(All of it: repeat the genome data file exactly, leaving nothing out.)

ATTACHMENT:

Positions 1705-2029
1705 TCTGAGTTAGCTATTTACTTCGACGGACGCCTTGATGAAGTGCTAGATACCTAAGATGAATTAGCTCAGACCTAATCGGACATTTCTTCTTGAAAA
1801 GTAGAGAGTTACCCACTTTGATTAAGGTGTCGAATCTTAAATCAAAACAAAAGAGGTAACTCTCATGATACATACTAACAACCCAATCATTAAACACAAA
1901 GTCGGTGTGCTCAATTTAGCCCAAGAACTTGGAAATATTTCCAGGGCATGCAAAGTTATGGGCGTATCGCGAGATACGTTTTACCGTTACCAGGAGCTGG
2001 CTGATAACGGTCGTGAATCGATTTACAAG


Positions 1705-2029
1705 TCTGAGTTAGCTATTTACTTCGACGGACGCCTTGATGAAGTGCTAGATACCTAAGATGAATTAGCTCAGACCTAATCGGACATTTCTTCTTGAAAA
1801 GTAGAGAGTTACCCACTTTGATTAAGGTGTCGAATCTTAAATCAAAACAAAAGAGGTAACTCTCATGATACATACTAACAACCCAATCATTAAACACAAA
1901 GTCGGTGTGCTCAATTTAGCCCAAGAACTTGGAAATATTTCCAGGGCATGCAAAGTTATGGGCGTATCGCGAGATACGTTTTACCGTTACCAGGAGCTGG
2001 CTGATAACGGTCGTGAATCGATTTACAAG